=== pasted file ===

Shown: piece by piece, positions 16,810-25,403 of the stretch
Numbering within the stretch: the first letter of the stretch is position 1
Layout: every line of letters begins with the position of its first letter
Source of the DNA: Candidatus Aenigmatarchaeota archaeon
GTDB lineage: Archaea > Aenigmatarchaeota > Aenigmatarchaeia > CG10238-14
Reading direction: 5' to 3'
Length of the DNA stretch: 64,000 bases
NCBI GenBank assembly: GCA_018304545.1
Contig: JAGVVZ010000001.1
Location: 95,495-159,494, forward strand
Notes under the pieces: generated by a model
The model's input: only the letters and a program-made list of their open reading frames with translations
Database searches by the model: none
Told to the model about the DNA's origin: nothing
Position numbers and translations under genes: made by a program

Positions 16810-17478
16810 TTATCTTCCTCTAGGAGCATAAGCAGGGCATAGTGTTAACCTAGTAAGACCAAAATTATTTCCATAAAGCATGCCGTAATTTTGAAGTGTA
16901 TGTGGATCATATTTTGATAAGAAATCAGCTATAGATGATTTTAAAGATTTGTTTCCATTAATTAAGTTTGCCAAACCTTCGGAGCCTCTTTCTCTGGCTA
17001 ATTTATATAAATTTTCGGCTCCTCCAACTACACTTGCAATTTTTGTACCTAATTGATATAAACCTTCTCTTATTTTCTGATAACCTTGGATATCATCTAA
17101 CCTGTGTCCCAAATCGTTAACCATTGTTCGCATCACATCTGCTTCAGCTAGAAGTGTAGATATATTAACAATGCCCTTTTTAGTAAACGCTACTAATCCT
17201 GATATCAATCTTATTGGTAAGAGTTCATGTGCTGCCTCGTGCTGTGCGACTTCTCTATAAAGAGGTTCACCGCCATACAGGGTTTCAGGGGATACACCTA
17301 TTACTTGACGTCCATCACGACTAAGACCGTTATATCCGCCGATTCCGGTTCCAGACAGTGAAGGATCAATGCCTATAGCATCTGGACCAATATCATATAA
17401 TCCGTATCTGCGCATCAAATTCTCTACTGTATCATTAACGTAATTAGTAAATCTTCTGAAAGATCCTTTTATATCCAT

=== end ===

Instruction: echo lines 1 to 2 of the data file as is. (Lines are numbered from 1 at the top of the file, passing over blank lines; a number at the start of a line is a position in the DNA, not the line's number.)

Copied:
Shown: piece by piece, positions 16,810-25,403 of the stretch
Numbering within the stretch: the first letter of the stretch is position 1